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Holiness, the Centralization of Sacrifice and the Sanctity of Blood (Leviticus 17)

When God brought Israel out of Egypt, He constituted them as a nation and as His special people. From the beginning of His dealing with the people of Israel, God made it very clear that He was not like the gods of the nations. His terrifying judgments on Egypt showed His indisputable reality and supreme sovereignty over the natural world, the animal creation, men, nations, kings and the so-called gods feared and worshipped by the gentiles. Indeed, the very first lesson He impressed upon Moses when He called to him from the burning bush was that God was holy (Exodus 3:5).

The fundamental idea behind holiness is separation or setting apart. Throughout the Pentateuch, holiness is usually seen when God declares certain things holy—that is, to be separated from other things by special means for special purposes. The Holy Days, for example (see Leviticus 23), are declared to be holy because they are days separated from other days, imbued with special meaning and reserved for special activity defined by God. Similarly, the furnishings of the tabernacle were holy because they were set apart for special God-ordained uses and treatment. The high priest's garments were holy garments (Exodus 28:2) because they were designed especially for him and reserved only for his use during the performance of the duties of his office. The anointing oil was also holy (Exodus 30:22ff) because it was set apart for special purposes and no other oil could be made like it (verses 31-33). Likewise the incense made to burn on the altar of incense was holy and the mixture was not to be duplicated for common use. "Whoever makes any like it, to smell it, he shall be cut off from his people" (verses 37-38).

Because God is holy—utterly unique, separate from all else—His people must be holy and He must be approached in a holy way. Moreover, because He was in the midst of the camp of Israel (Numbers 5:3), the camp must also be holy. God gives special instructions here concerning sacrifice to ensure that the sacrificing is done in a certain place; Israel is not to sacrifice throughout the camp, but only at the tabernacle. Any man who makes a sacrifice must do so at the door of the tabernacle; anyone who does otherwise will be executed.

Why so strict? Why so severe a penalty? God gives one reason in verse 7—namely, to prevent Israel from ignorantly falling into idolatry. Carnal man's natural inclination is to syncretize—to innovate in religion, combining pagan elements with true religion—and to fall headlong into perverse, unholy idolatry. Israel, following bondage in pagan Egypt for more than 200 years, was prone to idolatry. Remember the golden calf? To deter idolatry, a sufficiently severe penalty was required. And, to greatly reduce the natural tendency to syncretism, God enacted a centralization of sacrifice. Here, too, is seen a principle that runs through much of Scripture: There is safety, security, stability and unity in having a degree of centralization. In the Church of God today, the lesson does not imply rigid control of outlying areas—nor that all aspects of God's work must be carried out from a single location. That is neither required nor practical. Rather, we should understand the need to be one of general administration, guidance and direction from a centralized authority, such as a governing ministerial council.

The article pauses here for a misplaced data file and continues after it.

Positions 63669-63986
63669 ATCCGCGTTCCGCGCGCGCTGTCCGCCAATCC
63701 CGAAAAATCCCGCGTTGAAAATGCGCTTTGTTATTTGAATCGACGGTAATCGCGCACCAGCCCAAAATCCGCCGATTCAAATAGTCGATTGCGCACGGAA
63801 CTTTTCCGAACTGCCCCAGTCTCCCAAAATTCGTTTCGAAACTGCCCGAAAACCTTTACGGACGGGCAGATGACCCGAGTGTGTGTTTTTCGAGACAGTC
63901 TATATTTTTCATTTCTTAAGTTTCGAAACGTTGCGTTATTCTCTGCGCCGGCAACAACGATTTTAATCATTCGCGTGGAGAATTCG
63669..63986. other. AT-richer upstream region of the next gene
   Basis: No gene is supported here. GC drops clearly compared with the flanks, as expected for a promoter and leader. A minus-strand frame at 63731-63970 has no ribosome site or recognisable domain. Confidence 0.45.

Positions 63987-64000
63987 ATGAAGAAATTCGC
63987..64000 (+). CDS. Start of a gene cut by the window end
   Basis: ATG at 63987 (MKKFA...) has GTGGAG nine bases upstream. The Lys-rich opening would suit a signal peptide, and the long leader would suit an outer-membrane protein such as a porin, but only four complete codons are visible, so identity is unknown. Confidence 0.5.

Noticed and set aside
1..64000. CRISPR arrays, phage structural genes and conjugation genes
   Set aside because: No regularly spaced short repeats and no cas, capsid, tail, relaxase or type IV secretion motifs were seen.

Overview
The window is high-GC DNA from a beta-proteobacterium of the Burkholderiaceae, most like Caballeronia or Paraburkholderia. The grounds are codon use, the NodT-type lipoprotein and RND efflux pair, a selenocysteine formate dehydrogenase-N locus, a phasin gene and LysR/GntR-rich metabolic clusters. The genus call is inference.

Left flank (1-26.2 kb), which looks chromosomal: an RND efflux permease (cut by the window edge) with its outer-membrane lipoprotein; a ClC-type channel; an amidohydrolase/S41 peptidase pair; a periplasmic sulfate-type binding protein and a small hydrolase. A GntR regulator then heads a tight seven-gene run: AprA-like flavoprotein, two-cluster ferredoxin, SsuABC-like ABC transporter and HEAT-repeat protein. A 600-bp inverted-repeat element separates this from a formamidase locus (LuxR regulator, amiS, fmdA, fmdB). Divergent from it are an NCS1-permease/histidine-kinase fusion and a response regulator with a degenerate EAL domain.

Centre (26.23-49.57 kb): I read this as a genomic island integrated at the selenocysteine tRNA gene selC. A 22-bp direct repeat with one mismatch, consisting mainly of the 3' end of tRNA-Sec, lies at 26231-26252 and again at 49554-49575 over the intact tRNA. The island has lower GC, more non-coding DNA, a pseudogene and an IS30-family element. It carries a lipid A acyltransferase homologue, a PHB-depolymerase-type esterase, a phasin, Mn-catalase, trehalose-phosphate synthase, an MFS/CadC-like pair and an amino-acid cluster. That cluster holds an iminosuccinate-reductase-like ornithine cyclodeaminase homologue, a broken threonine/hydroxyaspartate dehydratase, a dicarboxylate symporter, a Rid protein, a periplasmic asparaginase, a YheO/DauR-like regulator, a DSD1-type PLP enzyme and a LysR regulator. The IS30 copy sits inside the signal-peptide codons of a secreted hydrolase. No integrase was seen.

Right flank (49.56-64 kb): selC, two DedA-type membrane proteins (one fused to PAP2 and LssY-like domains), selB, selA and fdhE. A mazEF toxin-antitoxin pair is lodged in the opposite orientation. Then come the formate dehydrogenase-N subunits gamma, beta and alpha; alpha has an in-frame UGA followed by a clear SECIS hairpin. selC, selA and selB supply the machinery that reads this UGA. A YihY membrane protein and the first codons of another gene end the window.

Furthermore, this chapter clearly continues the developing theme of holiness. That ritual holiness is in view is seen by the fact that 1) the instructions in this chapter are specifically directed to Aaron and his sons as priests, and then to all Israel; 2) that the instructions are given with regard to sacrifice; and 3) that the last two verses of the chapter are clearly regulations for ritual purity.

God gave Israel strict instruction regarding blood—He categorically forbids its consumption. Today, some try to justify the prohibition against consumption of blood by referring to the many health dangers involved in eating blood. For example, blood corrupts very quickly, and thus disease can be avoided by not ingesting it. Similarly, modern science has proven conclusively that many viral diseases are carried in the blood and consumption of blood can transfer those diseases to the one who eats. But this is not the reason God gives for the prohibition. God declares that the life of an animal is in its blood (verses 11, 14). And this is scientifically accurate since oxygen in the inhaled "breath of life" is carried to each cell of the body by the bloodstream. When blood is shed, life is "poured out," so to speak. This being the case, God reserves blood for a special purpose—namely, making atonement for sin upon the altar, the giving of life for another. These, then, are the specific reasons God mentions for prohibiting the consumption of blood.

This is not to say there are no health benefits from avoiding the ingestion of blood—there are. And God may have had this in mind as well. (Although it is also possible that eating blood is harmful because God has made it so as a penalty for those who would disobey Him in this way.) From this we may learn an important lesson: God's laws often have multiple effects, even beyond what is stated in the giving of the law. As mentioned in the highlights on leprosy, the ancient Israelites were in no position to scientifically determine that blood carries bacterial and viral diseases—the technology necessary to do that was thousands of years away. Nevertheless, those who respected God and His commands unknowingly accrued the blessing of good health by avoiding blood consumption, while also learning the spiritual lessons of the use of blood in sacrifice. Truly, God is a most marvelous and merciful lawgiver.

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